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The ‘problem’ of bilingual children in educational settings: policy and research in England

Safford, Kimberly and Drury, Rose (2013). The ‘problem’ of bilingual children in educational settings: policy and research in England. Language and Education, 27(1) pp. 70–81.

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Is language something to be ‘overcome’? In this discussion of education policy and research perspectives on bilingual children in England, the authors take as their starting point five questions about language diversity posed in 1973 by Dell Hymes. The authors review the history of mainstream school support for young bilingual learners in England and how policies and practices have contextualised the research agenda by framing bilingual learners in a monolingual curriculum and assessment structure. The authors consider how ethnographic studies in non-statutory, complementary schools and early years settings offer vantage points from which multilingualism is seen as a pedagogical resource rather than a problem. It is hoped that the discussion will prompt readers to consider the ‘problem’ of linguistic diversity in mainstream education wherever they are situated, and to consider what kinds of research methods would provide insights and solutions.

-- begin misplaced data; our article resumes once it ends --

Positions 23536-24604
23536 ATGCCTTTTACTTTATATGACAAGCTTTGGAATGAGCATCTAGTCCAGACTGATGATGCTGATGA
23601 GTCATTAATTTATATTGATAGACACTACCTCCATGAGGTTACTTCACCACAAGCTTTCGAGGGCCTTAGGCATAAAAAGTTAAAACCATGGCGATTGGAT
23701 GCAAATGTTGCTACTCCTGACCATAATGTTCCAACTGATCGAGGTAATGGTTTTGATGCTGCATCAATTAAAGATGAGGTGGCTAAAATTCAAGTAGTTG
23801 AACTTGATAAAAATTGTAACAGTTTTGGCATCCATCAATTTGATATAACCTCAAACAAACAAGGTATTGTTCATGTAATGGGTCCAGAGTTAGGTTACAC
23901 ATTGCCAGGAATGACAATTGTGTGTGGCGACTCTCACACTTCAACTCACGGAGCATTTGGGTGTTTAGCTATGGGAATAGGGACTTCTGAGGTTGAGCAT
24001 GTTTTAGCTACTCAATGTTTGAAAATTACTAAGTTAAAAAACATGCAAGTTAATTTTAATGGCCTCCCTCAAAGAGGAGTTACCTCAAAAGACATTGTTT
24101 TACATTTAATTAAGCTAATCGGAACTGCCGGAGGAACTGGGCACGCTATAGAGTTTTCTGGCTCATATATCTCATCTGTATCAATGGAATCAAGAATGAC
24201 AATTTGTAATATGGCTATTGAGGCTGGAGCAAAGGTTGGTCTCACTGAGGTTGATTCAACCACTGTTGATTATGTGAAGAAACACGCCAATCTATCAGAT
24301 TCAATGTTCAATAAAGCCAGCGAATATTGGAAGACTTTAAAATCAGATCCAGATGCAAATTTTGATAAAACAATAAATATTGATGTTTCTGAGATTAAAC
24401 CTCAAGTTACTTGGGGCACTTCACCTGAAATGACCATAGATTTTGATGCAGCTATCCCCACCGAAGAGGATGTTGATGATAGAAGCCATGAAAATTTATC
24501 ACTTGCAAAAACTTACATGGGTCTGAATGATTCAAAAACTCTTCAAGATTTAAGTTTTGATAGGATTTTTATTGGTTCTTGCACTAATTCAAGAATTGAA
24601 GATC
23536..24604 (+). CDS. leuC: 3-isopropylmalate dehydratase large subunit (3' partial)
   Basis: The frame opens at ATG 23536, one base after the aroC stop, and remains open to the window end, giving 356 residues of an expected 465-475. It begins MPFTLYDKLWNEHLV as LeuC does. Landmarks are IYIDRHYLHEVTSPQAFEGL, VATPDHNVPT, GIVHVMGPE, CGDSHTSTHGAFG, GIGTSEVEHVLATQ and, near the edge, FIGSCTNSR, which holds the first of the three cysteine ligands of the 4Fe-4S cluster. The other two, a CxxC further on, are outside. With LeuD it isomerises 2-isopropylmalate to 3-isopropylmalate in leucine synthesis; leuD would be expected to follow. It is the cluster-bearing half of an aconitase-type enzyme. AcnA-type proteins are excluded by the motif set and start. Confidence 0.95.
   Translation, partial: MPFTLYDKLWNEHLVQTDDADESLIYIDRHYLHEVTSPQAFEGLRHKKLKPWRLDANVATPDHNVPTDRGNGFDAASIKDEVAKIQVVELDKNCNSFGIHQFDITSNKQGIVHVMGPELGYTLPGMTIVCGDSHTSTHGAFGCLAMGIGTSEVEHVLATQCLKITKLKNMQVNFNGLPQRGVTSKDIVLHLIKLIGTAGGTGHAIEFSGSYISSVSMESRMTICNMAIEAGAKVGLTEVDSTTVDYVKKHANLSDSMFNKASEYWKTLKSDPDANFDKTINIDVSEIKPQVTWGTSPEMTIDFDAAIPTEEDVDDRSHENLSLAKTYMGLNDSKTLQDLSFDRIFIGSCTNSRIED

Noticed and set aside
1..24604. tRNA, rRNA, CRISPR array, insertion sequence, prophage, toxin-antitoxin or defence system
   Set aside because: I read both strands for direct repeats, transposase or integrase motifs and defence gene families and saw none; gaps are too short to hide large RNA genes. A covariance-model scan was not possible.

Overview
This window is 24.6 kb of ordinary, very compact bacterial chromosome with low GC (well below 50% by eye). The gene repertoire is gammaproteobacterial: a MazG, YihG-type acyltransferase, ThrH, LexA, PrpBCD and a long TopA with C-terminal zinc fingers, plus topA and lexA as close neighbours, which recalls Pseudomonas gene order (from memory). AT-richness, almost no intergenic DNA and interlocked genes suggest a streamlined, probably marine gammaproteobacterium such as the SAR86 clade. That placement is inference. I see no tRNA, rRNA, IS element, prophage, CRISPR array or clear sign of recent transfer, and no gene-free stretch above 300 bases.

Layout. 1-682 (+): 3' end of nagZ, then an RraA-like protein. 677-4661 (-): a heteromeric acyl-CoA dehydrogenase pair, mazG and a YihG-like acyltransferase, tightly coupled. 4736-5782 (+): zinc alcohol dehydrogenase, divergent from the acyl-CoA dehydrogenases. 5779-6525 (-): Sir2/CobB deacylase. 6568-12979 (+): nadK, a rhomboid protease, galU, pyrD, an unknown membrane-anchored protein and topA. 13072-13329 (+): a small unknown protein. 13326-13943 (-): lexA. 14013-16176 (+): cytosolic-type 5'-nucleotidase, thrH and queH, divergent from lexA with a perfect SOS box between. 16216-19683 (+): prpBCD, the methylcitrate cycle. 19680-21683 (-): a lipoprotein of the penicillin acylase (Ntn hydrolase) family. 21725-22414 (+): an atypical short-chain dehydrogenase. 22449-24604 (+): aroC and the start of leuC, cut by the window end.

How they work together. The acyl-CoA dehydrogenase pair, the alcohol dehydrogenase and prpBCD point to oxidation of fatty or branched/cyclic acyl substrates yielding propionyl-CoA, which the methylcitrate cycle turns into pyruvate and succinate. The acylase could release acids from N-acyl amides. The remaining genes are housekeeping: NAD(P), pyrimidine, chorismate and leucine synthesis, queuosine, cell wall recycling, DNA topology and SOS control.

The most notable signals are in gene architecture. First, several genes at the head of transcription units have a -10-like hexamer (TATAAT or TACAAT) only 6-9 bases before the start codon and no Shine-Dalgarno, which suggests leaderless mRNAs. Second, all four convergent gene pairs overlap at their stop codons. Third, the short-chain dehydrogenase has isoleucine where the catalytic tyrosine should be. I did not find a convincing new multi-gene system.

Item Type: Journal Item
Copyright Holders: 2013 Taylor & Francis
ISSN: 1747-7581
Keywords: early childhood education; educational policy; EAL; ethnography; primary school education; research methodology
Academic Unit/School: Faculty of Wellbeing, Education and Language Studies (WELS) > Education, Childhood, Youth and Sport
Faculty of Wellbeing, Education and Language Studies (WELS)
Interdisciplinary Research Centre: Centre for Research in Education and Educational Technology (CREET)
Education Futures
Item ID: 31511
Depositing User: Rose Drury
Date Deposited: 16 Jan 2012 12:36
Last Modified: 04 Oct 2016 11:12
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